***NOTE: this is the first in a series of reviews that revisits an album from the past that made a ripple in the pond of my nascent musical appreciation…most of them are from the 1990s…that is NOT a bad thing…
Winning a MTV Video Music Award can sometimes be a bitch. Crowded House brought home the award for Best New Artist in 1987 for their (justly) lauded commercial juggernaut of a self-titled debut. You know the hits – “Something So Strong”, the ubiquitous “Don’t Dream It’s Over – but Best New Artist awards are saddled with the urban legend that it curses those artists who win it to future obscurity (see also the “Best Supporting Actress” award at the Oscars…Mira Sorvino, anyone?) and Crowded House would never again reach the omnipresence that they did in that year leading up to their VMA. Some would argue that releasing the more-challenging “Temple of Low Men” as a follow up was probably to blame more than some screwy “curse”, but let’s be honest: our collective attention span is short in the pop music world, and as an American culture we love to find a single, play the hell out of it, and discard the band that made it into the litter bin of history. It just happens.
As luck (and history) would have it, Crowded House waited until their fourth record to unleash their masterpiece. Still fairly popular in the UK and in their native lands Down Under, “Together Alone” was foisted upon the world in 1993 (it would wait until the doldrums of January 1994 to see release stateside) and it showed the quintessential pop band - and it’s leader, Neil Finn – take on a more shadowed and nuanced tack. Recorded in Kare Kare, New Zealand by Youth (bassist for Killing Joke), several of the albums songs are drenched in the ambiance of its location: tropical yet desolate, lush but forged in isolation. You can practically hear the beach at night in songs like “Private Universe” and the titular closing track, and for every perfect pop gem (the fact that “Distant Sun” alone didn’t push this album past platinum is a damn shame), they take left turns into skronkier and sometimes haunting territory. “In My Command’s” guitars bark out atonally, and Finn’s desperate vocals blend with the overdriven bass and driving drums of “Black and White Boy” (itself a reference to drummer Paul Hester’s festering, and supposedly undiagnosed, bipolar disorder which would drive him to take his own life in 2005). This is new and often foreign territory for Finn’s songs which were more typically built around the architecture of McCartney-esque melodies. Most affecting of all is “Fingers of Love”, a thrum of echo-y, pleading vocals built atop a bed of acoustic guitar and augmented by auxiliary powerhouse Mark Hart’s otherworldly lap steel. It encapsulates the album in miniature in 4:27 – melodious, melancholy, and hugely emotional.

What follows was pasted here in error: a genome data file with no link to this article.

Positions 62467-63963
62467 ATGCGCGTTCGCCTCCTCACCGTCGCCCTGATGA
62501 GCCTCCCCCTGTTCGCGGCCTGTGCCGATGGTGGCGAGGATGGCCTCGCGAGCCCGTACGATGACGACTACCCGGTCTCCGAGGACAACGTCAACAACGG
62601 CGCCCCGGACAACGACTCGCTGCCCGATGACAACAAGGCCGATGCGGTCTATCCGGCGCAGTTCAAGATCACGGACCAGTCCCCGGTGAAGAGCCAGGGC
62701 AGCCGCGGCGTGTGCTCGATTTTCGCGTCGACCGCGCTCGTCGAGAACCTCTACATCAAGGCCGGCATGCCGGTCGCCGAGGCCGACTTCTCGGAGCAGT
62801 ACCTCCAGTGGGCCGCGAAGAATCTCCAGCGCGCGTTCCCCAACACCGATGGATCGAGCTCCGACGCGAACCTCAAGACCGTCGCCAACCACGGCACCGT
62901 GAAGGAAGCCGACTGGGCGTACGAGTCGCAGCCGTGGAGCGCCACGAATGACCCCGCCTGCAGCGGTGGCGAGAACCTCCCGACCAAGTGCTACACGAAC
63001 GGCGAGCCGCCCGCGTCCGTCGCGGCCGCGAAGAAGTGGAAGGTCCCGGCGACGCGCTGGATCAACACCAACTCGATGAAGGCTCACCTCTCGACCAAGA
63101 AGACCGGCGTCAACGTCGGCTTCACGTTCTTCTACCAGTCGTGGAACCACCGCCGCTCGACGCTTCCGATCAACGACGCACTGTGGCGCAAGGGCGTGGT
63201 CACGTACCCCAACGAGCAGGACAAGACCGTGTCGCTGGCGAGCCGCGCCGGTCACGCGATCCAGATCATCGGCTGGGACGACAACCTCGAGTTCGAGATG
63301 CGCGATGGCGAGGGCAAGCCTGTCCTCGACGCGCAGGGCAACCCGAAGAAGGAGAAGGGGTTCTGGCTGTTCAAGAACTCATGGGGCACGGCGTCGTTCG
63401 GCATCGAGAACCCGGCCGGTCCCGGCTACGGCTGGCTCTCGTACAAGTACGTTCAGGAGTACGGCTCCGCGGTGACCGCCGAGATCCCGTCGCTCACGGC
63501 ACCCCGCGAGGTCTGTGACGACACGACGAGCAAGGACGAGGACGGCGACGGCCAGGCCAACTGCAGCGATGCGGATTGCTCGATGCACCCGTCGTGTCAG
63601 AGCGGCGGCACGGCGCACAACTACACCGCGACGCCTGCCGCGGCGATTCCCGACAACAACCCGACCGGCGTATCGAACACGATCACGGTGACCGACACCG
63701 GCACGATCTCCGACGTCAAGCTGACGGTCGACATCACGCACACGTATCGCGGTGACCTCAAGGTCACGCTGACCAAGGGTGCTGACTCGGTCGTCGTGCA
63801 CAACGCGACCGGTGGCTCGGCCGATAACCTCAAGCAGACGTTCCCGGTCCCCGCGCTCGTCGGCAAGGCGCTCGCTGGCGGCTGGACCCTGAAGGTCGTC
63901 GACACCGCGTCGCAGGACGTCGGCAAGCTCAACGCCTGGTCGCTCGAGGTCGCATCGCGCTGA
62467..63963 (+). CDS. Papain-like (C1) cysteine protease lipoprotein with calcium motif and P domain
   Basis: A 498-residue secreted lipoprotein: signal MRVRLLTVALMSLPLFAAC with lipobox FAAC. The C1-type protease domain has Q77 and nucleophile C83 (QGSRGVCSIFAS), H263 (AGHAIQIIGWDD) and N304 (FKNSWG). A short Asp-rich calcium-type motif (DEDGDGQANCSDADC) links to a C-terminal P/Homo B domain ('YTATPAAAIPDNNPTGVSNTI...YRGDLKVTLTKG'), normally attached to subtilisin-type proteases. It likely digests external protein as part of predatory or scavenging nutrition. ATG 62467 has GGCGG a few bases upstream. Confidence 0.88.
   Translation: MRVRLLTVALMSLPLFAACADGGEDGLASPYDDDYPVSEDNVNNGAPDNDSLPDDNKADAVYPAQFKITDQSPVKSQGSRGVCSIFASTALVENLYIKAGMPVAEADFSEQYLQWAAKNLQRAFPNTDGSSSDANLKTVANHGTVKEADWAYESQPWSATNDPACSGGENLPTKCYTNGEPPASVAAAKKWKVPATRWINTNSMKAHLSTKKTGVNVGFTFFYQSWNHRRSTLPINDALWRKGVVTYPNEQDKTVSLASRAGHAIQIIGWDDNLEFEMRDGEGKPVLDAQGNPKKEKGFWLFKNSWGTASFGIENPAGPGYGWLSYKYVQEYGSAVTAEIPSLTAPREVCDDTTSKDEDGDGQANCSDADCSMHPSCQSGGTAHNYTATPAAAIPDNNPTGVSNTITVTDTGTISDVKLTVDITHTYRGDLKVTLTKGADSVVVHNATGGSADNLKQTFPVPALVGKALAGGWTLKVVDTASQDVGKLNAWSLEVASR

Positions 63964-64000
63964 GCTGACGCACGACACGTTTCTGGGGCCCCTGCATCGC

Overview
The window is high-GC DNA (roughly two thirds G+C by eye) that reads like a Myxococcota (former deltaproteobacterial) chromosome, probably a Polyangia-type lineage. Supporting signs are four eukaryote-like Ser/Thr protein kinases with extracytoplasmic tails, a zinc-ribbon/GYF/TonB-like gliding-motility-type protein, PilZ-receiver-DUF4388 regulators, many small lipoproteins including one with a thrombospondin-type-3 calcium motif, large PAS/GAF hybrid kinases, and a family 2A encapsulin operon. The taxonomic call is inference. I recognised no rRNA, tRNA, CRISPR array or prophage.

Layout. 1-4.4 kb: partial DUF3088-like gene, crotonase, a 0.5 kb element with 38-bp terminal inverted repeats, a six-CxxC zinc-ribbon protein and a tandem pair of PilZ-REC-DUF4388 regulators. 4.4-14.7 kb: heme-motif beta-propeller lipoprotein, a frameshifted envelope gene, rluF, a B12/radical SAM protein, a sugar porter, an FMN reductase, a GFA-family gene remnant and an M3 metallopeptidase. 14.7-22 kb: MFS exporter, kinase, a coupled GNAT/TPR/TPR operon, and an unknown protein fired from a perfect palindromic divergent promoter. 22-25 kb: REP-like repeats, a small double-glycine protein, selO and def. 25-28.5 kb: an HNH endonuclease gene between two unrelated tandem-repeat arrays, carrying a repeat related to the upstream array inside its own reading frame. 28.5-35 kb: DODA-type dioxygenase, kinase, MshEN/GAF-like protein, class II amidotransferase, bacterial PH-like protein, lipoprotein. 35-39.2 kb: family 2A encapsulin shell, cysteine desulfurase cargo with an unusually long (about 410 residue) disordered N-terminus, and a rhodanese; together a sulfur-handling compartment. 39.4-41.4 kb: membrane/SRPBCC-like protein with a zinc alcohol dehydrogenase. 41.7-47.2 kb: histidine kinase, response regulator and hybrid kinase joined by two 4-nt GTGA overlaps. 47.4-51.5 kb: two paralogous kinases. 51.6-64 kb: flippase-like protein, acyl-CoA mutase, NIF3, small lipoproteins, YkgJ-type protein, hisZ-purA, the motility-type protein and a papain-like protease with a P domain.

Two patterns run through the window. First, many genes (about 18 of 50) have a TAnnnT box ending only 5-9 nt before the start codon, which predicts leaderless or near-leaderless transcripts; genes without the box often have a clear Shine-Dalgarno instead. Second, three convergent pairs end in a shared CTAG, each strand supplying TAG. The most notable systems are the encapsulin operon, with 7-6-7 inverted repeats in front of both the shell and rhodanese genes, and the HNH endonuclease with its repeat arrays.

It is telling that a mere 2 years after the album’s release, the band would break up after playing one final show on the steps of the Sydney Opera House – it’s as if the perfect, quiet desperation of the album was something Finn knew he would not be able to compete with (acknowledging as much by naming his first solo album “Try Whistling This”!) The band would lay low for a decade before Hester’s suicide brought the remaining members back in touch and Crowded House have since released two additional albums that while good, didn’t come close to capturing the magic they bottled in that island retreat in Kare Kare.
Some stray factoids:
The album cover (designed like all of their covers by bassist Nick Seymour) depicts Jesus, Buddha and Mohammad riding in a cab – “together alone”, indeed!
I was lucky enough to see Crowded House play the Buffalo Harborfront in the summer of 2010. I am not sure I will ever again experience as euphoric a concert moment as the band tearing through a truly EPIC 7-minute version of “Private Universe” in the gloaming of Buffalo’s waterfront. It was magical…